„deemed‟ net system load profile
  Site will be „deemed‟ to be using system average and not
       reflect when the power was actually consumed
  Deemed profile reflects residential characteristics (on-peak
       vs. off-peak)
Average Alberta Daily Load Profile

                                                                                                                       7780 MW
          Alberta Provincial Load

6250 MW                             1   2   3   4   5   6   7   8   9   10 11 12 13 14 15 16 17 18 19 20 21 22 23 24

Price Pressures in 2001 and 2002

  Snow pack and therefore Hydro capability at critically
      low levels
  California is a summer-peak region. What happens
      when it gets hot?
  Today‟s bills do not reflect the total cost:
  1) Utility 2000 bills of at least $700 Million must still be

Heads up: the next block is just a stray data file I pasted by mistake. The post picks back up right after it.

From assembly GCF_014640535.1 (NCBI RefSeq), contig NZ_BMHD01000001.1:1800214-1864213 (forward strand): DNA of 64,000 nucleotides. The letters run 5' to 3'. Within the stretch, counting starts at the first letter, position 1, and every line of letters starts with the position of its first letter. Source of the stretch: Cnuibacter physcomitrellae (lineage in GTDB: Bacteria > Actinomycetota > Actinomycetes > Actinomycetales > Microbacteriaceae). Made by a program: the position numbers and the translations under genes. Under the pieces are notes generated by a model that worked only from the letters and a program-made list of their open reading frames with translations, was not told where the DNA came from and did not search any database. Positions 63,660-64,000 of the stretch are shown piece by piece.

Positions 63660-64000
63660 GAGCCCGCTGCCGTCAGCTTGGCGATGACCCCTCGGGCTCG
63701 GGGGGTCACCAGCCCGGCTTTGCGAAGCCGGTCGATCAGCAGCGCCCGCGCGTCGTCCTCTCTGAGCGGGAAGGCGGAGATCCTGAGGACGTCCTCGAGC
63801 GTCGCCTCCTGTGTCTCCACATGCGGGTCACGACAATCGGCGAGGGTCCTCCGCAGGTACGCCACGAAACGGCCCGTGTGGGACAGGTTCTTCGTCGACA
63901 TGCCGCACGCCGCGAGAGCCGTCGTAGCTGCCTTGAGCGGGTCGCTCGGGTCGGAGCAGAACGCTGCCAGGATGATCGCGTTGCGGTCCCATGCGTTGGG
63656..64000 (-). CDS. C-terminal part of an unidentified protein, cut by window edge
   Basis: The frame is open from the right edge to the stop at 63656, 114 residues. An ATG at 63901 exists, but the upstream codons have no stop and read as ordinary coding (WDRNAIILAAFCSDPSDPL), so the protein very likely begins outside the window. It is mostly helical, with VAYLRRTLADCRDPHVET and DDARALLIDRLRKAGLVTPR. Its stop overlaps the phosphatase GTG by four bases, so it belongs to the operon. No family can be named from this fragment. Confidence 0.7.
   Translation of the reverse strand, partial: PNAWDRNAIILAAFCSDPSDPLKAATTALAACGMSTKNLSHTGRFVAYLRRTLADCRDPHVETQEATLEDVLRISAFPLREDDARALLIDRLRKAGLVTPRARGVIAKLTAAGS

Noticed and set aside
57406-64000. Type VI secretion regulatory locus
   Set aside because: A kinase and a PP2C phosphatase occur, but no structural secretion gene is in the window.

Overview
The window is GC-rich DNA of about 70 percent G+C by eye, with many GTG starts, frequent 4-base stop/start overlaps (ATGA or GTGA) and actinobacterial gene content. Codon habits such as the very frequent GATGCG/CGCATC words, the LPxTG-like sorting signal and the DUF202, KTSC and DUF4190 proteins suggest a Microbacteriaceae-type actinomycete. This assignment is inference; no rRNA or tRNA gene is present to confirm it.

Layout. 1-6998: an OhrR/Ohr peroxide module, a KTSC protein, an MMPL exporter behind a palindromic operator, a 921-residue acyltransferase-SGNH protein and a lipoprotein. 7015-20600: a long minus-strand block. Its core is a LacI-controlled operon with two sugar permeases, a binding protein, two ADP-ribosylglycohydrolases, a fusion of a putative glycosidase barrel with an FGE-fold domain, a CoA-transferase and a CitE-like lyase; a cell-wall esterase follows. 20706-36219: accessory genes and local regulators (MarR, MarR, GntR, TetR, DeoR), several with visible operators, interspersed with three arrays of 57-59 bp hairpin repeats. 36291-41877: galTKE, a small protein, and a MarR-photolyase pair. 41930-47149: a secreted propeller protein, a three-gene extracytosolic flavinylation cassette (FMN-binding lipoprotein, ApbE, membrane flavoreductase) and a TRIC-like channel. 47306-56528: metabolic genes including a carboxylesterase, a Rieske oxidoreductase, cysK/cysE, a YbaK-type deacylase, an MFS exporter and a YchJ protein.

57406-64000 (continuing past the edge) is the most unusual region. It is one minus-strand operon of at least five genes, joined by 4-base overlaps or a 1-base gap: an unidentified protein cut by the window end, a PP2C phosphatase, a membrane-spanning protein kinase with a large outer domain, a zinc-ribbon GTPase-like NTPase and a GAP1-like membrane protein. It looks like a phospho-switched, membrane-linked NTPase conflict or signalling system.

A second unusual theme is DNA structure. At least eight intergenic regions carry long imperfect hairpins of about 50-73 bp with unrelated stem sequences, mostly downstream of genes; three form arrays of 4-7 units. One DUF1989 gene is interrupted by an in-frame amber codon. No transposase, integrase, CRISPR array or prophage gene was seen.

passed on to customers.
  2) Today‟s 30%+ rebates will go on for how long?
  No significant generation coming on-line until 2003
  Impact of coal plant announcements on efficient
      generation projects?
Choices for Industrials and Commercials
What Can You Do?

  Aggressive management of your power costs can produce a
      competitive advantage. You will not get back to your
      1998-1999 price levels but…..
  Steep learning curve from „paying electricity bills‟ to
      „procurement of electricity in a deregulated market‟. It is